Sometimes the question is raised, “Why should we pray?” After all, God already knows everything and He already has a plan, so what’s the point? Read on…
As Jesus made his way toward Jerusalem for the last time, a blind man asked what all the commotion was about. Hearing that it was Jesus, he started calling for Jesus’ attention. (We’ll overlook the people who tried to quiet the blind man. Probably the disciples, since they were leading the way.) This guy had obviously already heard of Jesus and knew he needed Jesus’ help.
It’s almost funny—this moment where Jesus obviously knows what the man wants, yet makes him say it anyway:
Jesus stopped and ordered the man to be brought to him. When he came near, Jesus asked him, “What do you want me to do for you?”
“Lord, I want to see,” he replied -Luke 18:40-41`
Why did Jesus make
him answer the question?
Lord, I want to see. Why did Jesus make him say it? He had to be taken by the hand and led over there. He had been calling out desperately. His blindness was surely evident. Even the blind guy didn’t think it necessary to state the obvious. And yet Jesus made him answer the question. Why?
I think there were a couple of reasons. One, his statement voiced the faith that already dwelt in his heart. Like asking someone a question to which you know the answer, but you ask just to prove a point. For example, do you love your mother? Everyone loves his or her mother. If I ask such a question, I must be going somewhere with it, not because I really don’t know the answer. The blind man had no doubts about Jesus’ miracle-working abilities; otherwise, he wouldn’t have insisted on Jesus’ attention like he did. So without saying anything directly, Jesus’ question contrasted this random man’s faith with the faith of those who watched and followed him…and with our faith as we read the story now. Is my faith such that I absolutely, unquestionably believe that Jesus can and will meet my needs?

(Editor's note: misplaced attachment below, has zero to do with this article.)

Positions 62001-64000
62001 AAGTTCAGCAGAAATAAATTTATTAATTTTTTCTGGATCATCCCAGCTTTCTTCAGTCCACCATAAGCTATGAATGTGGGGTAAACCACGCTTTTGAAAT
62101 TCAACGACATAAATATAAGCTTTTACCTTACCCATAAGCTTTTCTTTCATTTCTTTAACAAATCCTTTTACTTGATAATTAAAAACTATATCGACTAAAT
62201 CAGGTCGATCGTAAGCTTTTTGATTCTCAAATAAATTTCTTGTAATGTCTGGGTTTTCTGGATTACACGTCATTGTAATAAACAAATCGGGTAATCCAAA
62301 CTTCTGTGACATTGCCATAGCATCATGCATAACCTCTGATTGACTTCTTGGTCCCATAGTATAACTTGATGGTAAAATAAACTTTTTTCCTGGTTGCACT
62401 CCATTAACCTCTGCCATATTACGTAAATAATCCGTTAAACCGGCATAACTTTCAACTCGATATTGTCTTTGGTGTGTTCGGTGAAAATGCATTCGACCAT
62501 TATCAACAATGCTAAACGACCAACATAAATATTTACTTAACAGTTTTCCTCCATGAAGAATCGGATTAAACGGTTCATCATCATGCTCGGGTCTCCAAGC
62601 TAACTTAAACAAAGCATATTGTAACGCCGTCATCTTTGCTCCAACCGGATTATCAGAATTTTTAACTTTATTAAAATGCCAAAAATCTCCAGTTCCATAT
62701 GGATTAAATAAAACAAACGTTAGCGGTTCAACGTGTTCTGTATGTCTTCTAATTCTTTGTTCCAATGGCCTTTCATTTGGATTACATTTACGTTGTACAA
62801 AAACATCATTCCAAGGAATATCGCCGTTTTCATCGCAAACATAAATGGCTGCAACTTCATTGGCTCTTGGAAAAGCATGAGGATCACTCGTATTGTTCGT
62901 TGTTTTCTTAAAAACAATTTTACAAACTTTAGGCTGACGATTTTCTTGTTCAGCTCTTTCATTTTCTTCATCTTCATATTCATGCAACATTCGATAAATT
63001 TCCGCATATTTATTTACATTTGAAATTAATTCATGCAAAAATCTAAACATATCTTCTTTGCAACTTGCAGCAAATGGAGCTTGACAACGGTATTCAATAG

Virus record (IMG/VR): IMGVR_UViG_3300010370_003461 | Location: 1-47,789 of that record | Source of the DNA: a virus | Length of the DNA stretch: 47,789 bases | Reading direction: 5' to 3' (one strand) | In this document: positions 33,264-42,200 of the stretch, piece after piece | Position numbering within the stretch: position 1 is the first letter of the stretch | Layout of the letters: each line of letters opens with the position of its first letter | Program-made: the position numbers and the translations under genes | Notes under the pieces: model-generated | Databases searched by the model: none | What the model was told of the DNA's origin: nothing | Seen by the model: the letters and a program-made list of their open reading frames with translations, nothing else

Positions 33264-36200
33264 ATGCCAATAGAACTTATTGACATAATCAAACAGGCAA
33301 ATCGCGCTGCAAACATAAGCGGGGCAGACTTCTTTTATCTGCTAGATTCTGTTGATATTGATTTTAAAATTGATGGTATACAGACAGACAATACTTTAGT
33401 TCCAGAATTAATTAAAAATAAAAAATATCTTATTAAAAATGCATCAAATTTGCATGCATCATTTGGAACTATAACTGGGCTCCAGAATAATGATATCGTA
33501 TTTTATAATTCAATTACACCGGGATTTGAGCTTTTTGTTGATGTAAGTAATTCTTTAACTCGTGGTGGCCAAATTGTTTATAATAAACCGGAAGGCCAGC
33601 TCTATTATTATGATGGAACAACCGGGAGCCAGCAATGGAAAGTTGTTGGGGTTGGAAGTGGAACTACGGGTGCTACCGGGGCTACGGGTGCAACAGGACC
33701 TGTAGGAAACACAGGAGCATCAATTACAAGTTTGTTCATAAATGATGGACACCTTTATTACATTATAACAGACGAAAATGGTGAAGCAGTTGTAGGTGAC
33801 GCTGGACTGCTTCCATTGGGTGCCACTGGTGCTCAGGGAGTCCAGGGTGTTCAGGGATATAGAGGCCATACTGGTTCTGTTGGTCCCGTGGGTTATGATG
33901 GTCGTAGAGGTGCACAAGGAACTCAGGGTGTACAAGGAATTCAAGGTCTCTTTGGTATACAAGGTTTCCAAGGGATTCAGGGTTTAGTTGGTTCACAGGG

The act of asking means
I want the answer.
But there’s another, deeper reason for Jesus’ question. When we ask for something, we’re saying two things: one, “I am in need;” and two, “I will receive what you give me.” We’ve all been given unwelcome (or at least unasked-for) gifts, and while we appreciate the generosity, there’s a part of us that is unwilling to receive the gift. I once received a wooden carving of an island made to stand up on a table or shelf. Umm…gee…thanks. But if I ask for something, the very act of asking means I want and will receive the answer. If I ask for your advice, it means I want to hear what you think, and I will receive your opinion (hopefully with thanksgiving). I am receptive to you, and I recognize my inability to help myself.
So beneath Jesus’ question were several others:
- Do you understand Who I am?
- Do you believe I can heal you?
- Do you put the authority over your life in my hands?
- Do you want to be changed forever?
For each question, the man’s answer was “Yes!” That’s confident and authentic faith–confident: I know You can do it; authentic: I confess that I need and want you to do it. I wrote before about how we phrase our prayers and how we present them, now in this picture with Jesus, we find a beginning (because there’s SO much more to this!) explanation of why we pray.
In your opinion, what is the purpose of prayer? There’s more to it than this, I know. Please share in the comments below. Let’s have a conversation!